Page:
> time[1] = mins; /* minutes start */
> ErrorPrint(hours,mins);
>>> }while(time[0] >= HOUR || time[1] >= MINS);

>
>The function is:
>int ErrorPrint(int hour, int min)
>{
> if(hour >= HOUR || min >= MINS)
> printf("Error incorrect value: Enter value less than 2400\n");
> return(hour,min);

What do you thing this does? Rest assured it doesn't.

>}

<<Remove the del for email>>

Darklight
Guest
Posts: n/a

 08-22-2004
Barry Schwarz wrote:>>>> }while(time[0] >= HOUR || time[1] >= MINS);
>>
>>The function is:
>>int ErrorPrint(int hour, int min)
>>{
>> if(hour >= HOUR || min >= MINS)
>> printf("Error incorrect value: Enter value less than 2400\n");
>> return(hour,min);

>
> What do you thing this does? Rest assured it doesn't.

It does do what it's meant to, not unless you see something i don't

Jens.Toerring@physik.fu-berlin.de
Guest
Posts: n/a

 08-22-2004
Darklight <(E-Mail Removed)> wrote:
> Barry Schwarz wrote:>>>> }while(time[0] >= HOUR || time[1] >= MINS);
>>>
>>>The function is:
>>>int ErrorPrint(int hour, int min)
>>>{
>>> if(hour >= HOUR || min >= MINS)
>>> printf("Error incorrect value: Enter value less than 2400\n");
>>> return(hour,min);

>>
>> What do you thing this does? Rest assured it doesn't.

> It does do what it's meant to, not unless you see something i don't

You can't return two values, i.e.

return(hour,min);

will just return min, not hours. 'return' is not a function, even if
you put everything after it in (superfluous) parentheses, so the
comma here acts as the comma operator - and the comma operator makes
the program discard hour and return min.

Regards, Jens
--
\ Jens Thoms Toerring ___ http://www.velocityreviews.com/forums/(E-Mail Removed)-berlin.de
\__________________________ http://www.toerring.de

Darklight
Guest
Posts: n/a

 08-22-2004
(E-Mail Removed)-berlin.de wrote:

> Darklight <(E-Mail Removed)> wrote:
>> Barry Schwarz wrote:>>>> }while(time[0] >= HOUR || time[1] >= MINS);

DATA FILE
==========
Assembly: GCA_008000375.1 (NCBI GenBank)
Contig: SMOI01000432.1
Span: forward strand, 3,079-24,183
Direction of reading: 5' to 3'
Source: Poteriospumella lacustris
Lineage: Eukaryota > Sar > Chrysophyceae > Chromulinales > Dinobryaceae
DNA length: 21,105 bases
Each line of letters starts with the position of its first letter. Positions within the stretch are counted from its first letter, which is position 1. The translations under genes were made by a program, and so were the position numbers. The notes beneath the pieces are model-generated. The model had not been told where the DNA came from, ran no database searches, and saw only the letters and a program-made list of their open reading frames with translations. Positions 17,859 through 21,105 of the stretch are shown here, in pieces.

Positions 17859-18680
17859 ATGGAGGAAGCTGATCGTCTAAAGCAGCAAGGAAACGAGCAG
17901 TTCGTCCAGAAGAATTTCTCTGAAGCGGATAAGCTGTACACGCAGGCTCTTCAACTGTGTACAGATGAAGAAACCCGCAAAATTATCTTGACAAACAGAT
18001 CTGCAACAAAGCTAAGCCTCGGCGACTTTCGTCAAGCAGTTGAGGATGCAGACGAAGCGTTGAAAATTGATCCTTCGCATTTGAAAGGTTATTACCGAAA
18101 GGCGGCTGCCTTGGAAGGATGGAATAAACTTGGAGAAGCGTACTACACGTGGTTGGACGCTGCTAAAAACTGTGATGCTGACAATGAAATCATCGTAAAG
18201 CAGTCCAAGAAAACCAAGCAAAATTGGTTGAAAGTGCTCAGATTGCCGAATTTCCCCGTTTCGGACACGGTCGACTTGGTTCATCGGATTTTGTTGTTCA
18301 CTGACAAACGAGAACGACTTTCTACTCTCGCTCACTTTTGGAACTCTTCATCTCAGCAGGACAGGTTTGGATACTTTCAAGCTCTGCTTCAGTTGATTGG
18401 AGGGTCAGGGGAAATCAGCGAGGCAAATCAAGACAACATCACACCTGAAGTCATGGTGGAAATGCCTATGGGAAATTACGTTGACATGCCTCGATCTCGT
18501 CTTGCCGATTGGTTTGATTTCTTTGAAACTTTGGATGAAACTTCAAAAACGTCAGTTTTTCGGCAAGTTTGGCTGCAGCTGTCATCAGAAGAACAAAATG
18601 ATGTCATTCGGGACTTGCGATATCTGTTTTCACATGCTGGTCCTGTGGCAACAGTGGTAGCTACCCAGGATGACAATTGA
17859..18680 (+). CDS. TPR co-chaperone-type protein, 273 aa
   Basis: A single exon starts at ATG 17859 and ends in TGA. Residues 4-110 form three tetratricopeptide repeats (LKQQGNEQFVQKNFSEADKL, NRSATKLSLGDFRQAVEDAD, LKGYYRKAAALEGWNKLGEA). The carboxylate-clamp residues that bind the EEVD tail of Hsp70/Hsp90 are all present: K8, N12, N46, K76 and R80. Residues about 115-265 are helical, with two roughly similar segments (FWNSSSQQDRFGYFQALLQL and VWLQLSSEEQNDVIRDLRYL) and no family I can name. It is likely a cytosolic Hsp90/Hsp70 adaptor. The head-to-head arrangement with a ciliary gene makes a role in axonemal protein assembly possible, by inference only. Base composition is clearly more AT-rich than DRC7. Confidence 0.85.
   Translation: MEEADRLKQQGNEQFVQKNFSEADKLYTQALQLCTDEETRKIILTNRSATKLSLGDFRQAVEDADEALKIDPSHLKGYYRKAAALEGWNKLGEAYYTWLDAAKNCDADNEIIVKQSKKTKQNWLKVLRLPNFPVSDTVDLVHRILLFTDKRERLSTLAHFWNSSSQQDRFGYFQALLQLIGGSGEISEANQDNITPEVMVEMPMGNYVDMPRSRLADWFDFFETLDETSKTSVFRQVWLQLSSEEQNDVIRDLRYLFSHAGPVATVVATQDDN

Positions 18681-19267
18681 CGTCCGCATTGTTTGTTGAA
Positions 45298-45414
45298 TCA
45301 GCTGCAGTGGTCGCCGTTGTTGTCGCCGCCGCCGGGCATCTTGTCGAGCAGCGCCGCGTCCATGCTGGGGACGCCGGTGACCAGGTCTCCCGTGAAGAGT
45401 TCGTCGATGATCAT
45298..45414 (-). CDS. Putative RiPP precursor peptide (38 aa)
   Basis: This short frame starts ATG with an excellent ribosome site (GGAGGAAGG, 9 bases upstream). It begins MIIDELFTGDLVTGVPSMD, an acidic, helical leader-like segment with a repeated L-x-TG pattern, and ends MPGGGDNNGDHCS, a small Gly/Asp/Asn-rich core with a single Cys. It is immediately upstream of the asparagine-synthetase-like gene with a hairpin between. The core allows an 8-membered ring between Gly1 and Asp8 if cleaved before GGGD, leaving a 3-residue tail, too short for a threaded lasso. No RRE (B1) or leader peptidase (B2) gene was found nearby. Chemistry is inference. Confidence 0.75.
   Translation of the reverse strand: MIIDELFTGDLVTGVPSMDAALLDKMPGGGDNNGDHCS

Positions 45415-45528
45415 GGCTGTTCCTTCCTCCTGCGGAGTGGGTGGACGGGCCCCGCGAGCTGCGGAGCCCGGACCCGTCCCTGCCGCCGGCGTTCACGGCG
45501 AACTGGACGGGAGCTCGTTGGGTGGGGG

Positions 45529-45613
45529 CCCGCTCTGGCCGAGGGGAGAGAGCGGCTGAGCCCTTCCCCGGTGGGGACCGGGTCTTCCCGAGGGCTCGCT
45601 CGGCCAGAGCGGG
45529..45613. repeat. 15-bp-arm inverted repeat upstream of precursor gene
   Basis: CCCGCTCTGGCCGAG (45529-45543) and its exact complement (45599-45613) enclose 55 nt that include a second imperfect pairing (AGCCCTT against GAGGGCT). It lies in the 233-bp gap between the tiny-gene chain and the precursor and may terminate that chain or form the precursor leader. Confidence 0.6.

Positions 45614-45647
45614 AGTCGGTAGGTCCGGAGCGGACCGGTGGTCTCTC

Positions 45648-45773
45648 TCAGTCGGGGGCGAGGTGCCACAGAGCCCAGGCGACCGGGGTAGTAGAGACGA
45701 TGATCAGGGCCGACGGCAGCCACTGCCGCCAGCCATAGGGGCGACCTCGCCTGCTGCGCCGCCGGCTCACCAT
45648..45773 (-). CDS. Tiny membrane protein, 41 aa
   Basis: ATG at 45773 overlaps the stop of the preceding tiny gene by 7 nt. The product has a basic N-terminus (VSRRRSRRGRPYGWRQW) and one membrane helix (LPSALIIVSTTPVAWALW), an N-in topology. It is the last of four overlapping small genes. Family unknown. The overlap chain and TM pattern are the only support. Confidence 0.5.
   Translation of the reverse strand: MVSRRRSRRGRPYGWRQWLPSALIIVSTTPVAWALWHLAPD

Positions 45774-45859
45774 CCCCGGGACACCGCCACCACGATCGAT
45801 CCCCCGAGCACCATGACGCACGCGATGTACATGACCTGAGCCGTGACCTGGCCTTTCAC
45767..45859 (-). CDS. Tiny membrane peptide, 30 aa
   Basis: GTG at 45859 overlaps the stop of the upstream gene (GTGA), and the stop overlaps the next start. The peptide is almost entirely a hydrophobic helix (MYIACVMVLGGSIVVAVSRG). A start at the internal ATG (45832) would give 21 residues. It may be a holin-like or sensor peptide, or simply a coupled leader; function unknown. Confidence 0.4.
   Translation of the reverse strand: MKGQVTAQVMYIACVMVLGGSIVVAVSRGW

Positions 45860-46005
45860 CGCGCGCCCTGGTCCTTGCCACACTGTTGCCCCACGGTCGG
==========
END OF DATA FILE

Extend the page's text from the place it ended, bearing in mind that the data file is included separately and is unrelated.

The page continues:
>>>>
>>>>The function is:
>>>>int ErrorPrint(int hour, int min)
>>>>{
>>>> if(hour >= HOUR || min >= MINS)
>>>> printf("Error incorrect value: Enter value less than 2400\n");
>>>> return(hour,min);
>>>
>>> What do you thing this does? Rest assured it doesn't.

>
>> It does do what it's meant to, not unless you see something i don't

>
> You can't return two values, i.e.
>
> return(hour,min);
>
> will just return min, not hours. 'return' is not a function, even if
> you put everything after it in (superfluous) parentheses, so the
> comma here acts as the comma operator - and the comma operator makes
> the program discard hour and return min.
>
> Regards, Jens

so would it be better to change the function to void
i just done that and it works, is that the right thing to do

Old Wolf
Guest
Posts: n/a

 08-23-2004
Darklight <(E-Mail Removed)> wrote:
>
> To print error message i have inserted a function here
> and changed hourout to hours:
>
> time[0] = hours; /* hours start */
> time[1] = mins; /* minutes start */
> ErrorPrint(hours,mins);
> >> }while(time[0] >= HOUR || time[1] >= MINS);

^^^^^^^^^^^^^^^^^^^^^^^^^^^^^^^^^^^^^^^
>
> The function is:
> int ErrorPrint(int hour, int min)
> {
> if(hour >= HOUR || min >= MINS)

^^^^^^^^^^^^^^^^^^^^^^^^^^^^^^^^^^^^^^^
> printf("Error incorrect value: Enter value less than 2400\n");
> return(hour,min);
> }

You have "code duplication" here which is generally a bad idea; you
could make the error function return a value to indicate whether there
was an error, eg:

do ... while (error_check(hours, mins));

int error_check(int hours, int mins)
{
if(hours < HOUR && mins < MINS)
return 0;

printf("Error incorrect value: Enter value less than 2400\n");
return 1;
}

Also, there's no point in assigning time[0] and time[1] until the
loop has actually exited (because if the loop goes around again
then their values were wasted).